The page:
eFunda: Introduction to Resistance Temperature Detectors
engineering fundamentals Resistance Temperature Detector: Intro
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The Resistance Temperature Detector (RTD) or resistance thermometer uses the fact that the resistance of metals increases with temperature. Examples are RTD's are shown schematically below.

Resistance Temperature Detectors

Further Information
The resistance of commercially available RTDs ranges from 10 to 25,000 W. More common ones are 100, 200, and 1000 W strain-free platinum (>99.999%) probes and 10 W copper probes. Generally, the higher the resistance, the less affected the RTD will be due to small resistance/voltage fluctuations in the lead wires and circuit.

Common metals used in RTDs include platinum, copper, nickel, BalcoTM (70% Ni-30% Fe), and tungsten. Their temperature ranges are listed in the following table.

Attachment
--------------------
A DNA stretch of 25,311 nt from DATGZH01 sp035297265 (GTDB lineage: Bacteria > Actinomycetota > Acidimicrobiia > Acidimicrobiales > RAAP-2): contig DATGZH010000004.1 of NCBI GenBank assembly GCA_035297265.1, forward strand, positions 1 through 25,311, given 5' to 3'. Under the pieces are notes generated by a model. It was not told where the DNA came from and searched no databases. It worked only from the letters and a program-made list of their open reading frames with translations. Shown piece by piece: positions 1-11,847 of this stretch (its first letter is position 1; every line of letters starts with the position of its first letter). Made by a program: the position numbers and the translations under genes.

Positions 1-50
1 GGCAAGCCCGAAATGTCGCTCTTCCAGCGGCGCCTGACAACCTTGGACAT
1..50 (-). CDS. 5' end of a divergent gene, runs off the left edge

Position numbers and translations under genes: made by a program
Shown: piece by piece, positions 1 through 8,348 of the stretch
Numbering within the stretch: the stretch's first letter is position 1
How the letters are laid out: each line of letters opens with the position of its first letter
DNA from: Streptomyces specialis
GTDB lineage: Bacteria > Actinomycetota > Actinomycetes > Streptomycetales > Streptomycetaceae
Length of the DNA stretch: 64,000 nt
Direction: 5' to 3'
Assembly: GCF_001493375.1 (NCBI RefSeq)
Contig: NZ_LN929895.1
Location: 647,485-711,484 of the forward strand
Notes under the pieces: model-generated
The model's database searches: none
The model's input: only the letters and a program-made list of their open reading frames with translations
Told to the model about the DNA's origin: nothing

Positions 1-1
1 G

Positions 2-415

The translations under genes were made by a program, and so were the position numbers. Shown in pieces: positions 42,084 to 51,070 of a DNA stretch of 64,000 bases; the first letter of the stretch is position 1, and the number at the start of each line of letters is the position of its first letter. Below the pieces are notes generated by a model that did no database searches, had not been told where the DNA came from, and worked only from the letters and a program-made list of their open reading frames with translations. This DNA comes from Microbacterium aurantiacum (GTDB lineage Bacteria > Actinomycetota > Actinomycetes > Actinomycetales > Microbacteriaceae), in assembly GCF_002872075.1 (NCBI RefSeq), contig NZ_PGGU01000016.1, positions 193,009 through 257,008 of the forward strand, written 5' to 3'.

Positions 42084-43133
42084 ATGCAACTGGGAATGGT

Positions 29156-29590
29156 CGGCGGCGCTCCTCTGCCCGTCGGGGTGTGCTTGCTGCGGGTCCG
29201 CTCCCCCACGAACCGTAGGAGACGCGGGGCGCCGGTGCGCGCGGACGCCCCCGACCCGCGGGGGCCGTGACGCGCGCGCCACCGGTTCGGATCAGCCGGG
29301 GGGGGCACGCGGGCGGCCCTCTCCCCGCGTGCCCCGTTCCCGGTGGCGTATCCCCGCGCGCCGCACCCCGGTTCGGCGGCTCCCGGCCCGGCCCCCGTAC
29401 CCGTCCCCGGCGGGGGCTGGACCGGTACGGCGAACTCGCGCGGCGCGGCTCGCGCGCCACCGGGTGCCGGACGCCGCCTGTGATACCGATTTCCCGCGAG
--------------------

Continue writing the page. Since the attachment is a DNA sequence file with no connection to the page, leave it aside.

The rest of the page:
Material Temperature
Platinum (Pt) -260~1000 °C
(-440~1800 °F)
< 550 °C (1022 °F) in most applications
Copper (Cu) -200~260 °C
(-330~500 °F)
Nickel (Ni) -200~430 °C
(-330~800 °F)
Linearity is not good
(70% Ni-30% Fe)
-100~230 °C
(-150~450 °F)
Linearity is not good; cheap to fabricate; high resistance
Tungsten (W) -100~1200 °C
(-150~2200 °F)
Pros and Cons

  • Pros:
  - Stable and accurate.
  - Linearity is better than thermocouples.
  - Higher signal-to-noise ratio.
  • Cons:
  - More expensive.
  - Self heating.
  - Requires a current source.
  - Response time may not be fast enough for some applications.

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